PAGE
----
A time for reflection and for some analysis. It’s been a busy year with property high up the media and political agenda. A General Election providing a majority Conservative Government perhaps the biggest surprise and has provided the backdrop for much of the debate. No feared Mansion Tax, instead war appears to have been declared on buy-to-let investors.
Changes made in the 2014 Autumn Statement (presented in December for some reason) have had a major impact on the market in London with transactions in some post codes down by as much as 30%. Agents have squealed about a need to look again at the higher Stamp Duty Land Tax rates for homes bought for over £1m but George Osborne was delivering two messages last Christmas – the first that he was serious about the rich paying their fair share and that he had lost control of the top end of the market many of whom were ambivalent about interest rates. He could no longer bring the market to heel when 40% of buyers weren’t taking out a mortgage!
What critics were keen to point out is that over 47% of SDLT receipts come from the purchase of high value homes. Most buyers (including most of my clients) simply passed the extra cost onto sellers in the form of lower offers but this meant some sellers decided to stay put. Prices have adjusted to the higher purchase tax but sellers have not – yet.
Then came the 2nd Home Tax Osborne announced in this years Autumn Statement. 3% more for anyone buying an additional home be they Gordon Ramsey spending £4.4m in Rock or an investor who has cashed in a part of his pension (as he can now do) and looking to re-invest it in property. In 2014 nearly 200,000 buyers would have been faced with this higher tax. It’s not perhaps as bad as some have suggested since SDLT is an allowable expense when it comes to ALL those effected calculating their Capital Gains Tax in due course. It can even be added to any loss which at present can be carried forward – indefinitely! It won’t (or shouldn’t) lead to a rush of purchases in the New Year. As with the earlier changes the extra cost is likely to be passed on to sellers in lower offers and this should benefit those first time buyers previously competing with 2nd home buyers.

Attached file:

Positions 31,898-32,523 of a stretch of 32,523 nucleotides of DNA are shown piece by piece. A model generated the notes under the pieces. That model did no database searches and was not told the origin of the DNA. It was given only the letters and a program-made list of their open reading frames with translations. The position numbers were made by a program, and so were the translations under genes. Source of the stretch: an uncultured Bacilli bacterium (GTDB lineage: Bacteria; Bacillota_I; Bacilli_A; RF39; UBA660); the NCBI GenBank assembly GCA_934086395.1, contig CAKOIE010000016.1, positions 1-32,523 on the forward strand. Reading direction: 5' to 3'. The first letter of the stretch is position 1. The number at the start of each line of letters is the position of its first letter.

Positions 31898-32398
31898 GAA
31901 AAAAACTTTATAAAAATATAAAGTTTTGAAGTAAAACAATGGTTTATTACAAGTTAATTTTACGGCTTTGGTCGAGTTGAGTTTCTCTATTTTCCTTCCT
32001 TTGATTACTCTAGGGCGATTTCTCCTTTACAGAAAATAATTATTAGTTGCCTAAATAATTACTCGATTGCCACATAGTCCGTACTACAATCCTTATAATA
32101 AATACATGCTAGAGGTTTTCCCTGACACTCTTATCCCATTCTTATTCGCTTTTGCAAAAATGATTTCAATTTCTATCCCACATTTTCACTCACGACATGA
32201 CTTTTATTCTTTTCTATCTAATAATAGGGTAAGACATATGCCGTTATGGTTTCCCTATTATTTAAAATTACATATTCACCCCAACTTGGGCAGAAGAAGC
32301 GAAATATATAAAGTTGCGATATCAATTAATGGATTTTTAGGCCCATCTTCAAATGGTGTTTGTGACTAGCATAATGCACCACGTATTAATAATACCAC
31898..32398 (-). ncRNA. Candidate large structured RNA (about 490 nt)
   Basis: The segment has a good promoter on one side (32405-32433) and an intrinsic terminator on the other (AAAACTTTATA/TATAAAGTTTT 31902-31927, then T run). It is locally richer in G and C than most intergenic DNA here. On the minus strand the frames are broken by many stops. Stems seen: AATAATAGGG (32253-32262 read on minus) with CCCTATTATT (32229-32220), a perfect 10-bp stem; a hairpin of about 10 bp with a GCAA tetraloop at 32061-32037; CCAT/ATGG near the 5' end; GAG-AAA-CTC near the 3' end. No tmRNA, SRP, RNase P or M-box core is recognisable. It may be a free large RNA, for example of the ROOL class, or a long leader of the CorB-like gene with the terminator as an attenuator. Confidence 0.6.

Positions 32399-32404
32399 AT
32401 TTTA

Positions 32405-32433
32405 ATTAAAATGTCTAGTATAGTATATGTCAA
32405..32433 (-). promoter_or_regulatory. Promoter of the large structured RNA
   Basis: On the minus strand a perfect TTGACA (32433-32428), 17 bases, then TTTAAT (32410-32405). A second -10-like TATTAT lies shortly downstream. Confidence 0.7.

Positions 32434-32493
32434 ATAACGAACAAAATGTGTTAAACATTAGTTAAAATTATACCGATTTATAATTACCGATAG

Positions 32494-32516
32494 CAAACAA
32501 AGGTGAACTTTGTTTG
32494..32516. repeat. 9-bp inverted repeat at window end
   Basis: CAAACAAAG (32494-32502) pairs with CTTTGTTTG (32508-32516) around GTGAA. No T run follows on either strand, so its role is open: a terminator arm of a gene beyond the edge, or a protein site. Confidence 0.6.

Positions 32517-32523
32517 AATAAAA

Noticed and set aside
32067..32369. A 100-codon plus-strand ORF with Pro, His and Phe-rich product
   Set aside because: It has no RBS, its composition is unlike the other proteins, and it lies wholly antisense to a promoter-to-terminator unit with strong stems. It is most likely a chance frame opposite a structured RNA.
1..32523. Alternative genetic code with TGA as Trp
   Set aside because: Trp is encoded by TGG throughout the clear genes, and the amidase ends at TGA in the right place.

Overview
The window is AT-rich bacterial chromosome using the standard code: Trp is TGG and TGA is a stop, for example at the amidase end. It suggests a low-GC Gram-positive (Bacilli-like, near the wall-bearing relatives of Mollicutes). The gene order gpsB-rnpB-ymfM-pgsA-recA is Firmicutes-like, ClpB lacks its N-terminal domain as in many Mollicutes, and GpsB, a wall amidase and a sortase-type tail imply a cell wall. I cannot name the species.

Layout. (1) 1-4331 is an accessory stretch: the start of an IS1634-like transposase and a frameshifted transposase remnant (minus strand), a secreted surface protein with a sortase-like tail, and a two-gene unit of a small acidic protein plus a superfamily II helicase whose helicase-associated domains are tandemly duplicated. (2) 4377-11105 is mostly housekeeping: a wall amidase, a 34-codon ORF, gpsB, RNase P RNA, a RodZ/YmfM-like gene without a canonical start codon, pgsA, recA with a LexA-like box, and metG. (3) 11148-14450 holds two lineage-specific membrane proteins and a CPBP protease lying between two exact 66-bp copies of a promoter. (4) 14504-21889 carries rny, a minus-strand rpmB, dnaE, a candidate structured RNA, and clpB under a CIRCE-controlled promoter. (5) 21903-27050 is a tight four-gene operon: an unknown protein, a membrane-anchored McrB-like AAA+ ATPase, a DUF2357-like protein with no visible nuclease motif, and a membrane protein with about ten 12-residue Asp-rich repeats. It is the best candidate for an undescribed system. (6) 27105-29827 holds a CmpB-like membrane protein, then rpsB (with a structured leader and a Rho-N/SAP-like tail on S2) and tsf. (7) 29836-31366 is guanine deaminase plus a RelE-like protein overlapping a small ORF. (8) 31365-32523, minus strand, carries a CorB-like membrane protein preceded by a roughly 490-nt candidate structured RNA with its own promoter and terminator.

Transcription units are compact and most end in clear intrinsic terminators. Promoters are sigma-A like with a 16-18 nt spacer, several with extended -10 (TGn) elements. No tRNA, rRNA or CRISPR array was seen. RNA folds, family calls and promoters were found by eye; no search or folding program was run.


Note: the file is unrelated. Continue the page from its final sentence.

However, the message is clear. This Government wants Generation Rent to become Generation Own and it has other measures that will certainly impact on investors. Changes made in the Budget to curb the allowable expenses landlords can claim against profits and removal of tax savings for mortgage interest to be phased in over the next few years will reduce returns. Will this lead to higher rents? I doubt it. Will new landlords pay less for properties? I expect so. This will push up yields from their woefully low rates today back towards the 6% historically earned on residential property. It will also weigh down on house price inflation which almost everyone will consider to be a good thing.
Energetic housing Minister Brandon Lewis is like the Duracell Bunny, he’s announcing new initiatives every week and new homes seemingly every day. It will take time but there is a chance that the rate of building is at last turning up. Many people will disagree with some of the changes – the move to build Starter Homes rather than homes to rent is particularly controversial but Britain’s builders are at least building.
Asking prices have ended the year up 6.2% over the year says Rightmove.
Sale prices as recorded by the Land Registry are up 5.6% over the year. (Embarrassingly I predicted 4%)
The Governments official barometer provided by ONS recorded average prices up 6.1%.
Average rents have risen 10.5% say Homelet.
2105 has been a busy year in the housing market with lots to talk about and much to try and understand. How the market will digest all this remains to be seen but what is clear is that we are still not building enough homes, that money for those who can get it is too cheap and these two facts will push prices up in the short term. What’s equally clear is that there there are too many people now paying far to much for their housing. Historically this rarely ends well.
Here are some useful graphs which may stimulate and inform.